On October 1, 1608, the English ship Mary and Margaret arrived at Jamestown, Virginia. Aboard the ship were several persons of Polish descent who had been hired by the Virginia Company of London, at the request of Captain John Smith. Captain Smith, who had first learned of the Polish craftsmen's work while traveling in Eastern Europe, invited them to Jamestown for the specific purpose of helping to establish a glass industry in the colony. Upon their arrival, the Poles made a vital contribution to the survival of the colony by digging a well to provide fresh drinking water, which was seriously lacking in the colony.
The next accomplishment was the building of a furnace to produce glass products, which became the first factory in America. In addition to producing glass products, the Polish settlers also produced pitch and tar, vital building materials for expanding the new colony. Despite many hardships due to the climate and living conditions, the Poles and their fellow settlers persevered and eventually were able to produce enough glass, pitch and tar for export to England. These products became the first commercial items to be exported from America to Europe.
On July 30, 1619, the Polish settlers accomplished another noteworthy achievement in the Jamestown colony by staging the first labor strike in America. After being denied participation in the first Virginia assembly, the Polish settlers conducted a labor walkout, not for wages or better working conditions, but for democratic rights. The newly formed House of Burgesses quickly acknowledged the vital role of the Poles in the settlement's well being and granted them the same voting privileges as those enjoyed by the English.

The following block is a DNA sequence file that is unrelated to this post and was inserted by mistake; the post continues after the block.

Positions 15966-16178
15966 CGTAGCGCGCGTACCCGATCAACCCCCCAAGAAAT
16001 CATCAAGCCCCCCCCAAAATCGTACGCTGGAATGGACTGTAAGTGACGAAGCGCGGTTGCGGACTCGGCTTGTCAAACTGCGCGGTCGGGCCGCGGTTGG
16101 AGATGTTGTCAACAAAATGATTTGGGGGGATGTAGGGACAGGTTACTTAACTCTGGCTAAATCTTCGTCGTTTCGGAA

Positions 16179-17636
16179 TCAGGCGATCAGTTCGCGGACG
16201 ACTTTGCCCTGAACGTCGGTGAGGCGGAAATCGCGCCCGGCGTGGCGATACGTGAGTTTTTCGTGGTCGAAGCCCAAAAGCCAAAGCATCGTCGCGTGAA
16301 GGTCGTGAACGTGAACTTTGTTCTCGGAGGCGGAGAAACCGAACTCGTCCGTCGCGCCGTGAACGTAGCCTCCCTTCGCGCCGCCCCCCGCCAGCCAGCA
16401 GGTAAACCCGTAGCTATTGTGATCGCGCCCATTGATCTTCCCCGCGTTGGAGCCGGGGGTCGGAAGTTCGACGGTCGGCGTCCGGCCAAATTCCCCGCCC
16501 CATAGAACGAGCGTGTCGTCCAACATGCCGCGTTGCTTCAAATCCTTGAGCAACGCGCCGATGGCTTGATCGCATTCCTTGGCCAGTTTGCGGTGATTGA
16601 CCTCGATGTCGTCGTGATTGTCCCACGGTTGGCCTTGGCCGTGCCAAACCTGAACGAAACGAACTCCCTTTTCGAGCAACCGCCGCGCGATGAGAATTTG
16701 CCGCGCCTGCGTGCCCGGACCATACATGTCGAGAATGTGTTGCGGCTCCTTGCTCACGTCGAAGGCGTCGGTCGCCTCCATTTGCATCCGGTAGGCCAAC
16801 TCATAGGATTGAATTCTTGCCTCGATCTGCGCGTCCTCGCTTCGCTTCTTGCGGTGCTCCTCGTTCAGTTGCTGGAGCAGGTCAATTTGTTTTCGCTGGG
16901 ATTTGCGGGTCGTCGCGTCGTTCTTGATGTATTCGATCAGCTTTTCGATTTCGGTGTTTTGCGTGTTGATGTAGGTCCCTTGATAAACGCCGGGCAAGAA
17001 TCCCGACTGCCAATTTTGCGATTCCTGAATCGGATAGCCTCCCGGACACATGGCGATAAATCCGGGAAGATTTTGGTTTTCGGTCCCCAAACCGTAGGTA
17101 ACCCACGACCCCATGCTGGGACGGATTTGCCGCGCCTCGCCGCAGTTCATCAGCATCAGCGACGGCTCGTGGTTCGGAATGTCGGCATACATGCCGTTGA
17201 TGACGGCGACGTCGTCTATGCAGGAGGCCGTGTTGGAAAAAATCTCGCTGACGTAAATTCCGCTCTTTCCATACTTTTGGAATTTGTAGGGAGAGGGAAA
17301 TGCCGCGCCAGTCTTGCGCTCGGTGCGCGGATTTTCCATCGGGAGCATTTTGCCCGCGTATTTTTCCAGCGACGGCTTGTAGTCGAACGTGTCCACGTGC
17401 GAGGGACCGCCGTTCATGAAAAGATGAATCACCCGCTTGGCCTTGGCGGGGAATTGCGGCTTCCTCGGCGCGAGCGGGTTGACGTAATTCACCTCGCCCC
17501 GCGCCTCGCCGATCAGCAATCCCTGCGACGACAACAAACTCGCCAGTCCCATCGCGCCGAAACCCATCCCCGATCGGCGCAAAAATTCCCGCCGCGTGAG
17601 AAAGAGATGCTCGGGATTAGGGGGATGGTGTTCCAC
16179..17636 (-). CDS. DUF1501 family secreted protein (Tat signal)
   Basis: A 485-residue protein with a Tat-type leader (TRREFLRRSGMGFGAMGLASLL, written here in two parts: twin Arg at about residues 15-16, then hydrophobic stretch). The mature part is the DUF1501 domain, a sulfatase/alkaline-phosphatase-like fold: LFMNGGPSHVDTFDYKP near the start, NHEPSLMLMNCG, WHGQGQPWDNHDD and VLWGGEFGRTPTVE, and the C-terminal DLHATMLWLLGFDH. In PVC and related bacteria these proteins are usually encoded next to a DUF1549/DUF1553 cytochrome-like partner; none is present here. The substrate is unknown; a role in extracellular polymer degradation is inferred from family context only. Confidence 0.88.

The arrival of the first Polish settlers in America marked a humble, yet significant event into American history. Over the years, people from Poland continued to immigrate to America. Today Poles are the sixth largest ethnic group in America, residing in all fifty states and participating in every aspect of American life. Poles comprise a significant portion of the tens of millions of immigrants who have come to America from all over the world and now proudly call this nation their home.
The 400th anniversary of the first Poles in America provides an excellent opportunity for persons of all national origins to reflect on the journey of their immigrant ancestors who continue to add shape and color to the American mosaic.
For more information, visit the Polish American Cultural Center Museum
308 Walnut Street in Historic Philadelphia, and the Museum's Internet site at:
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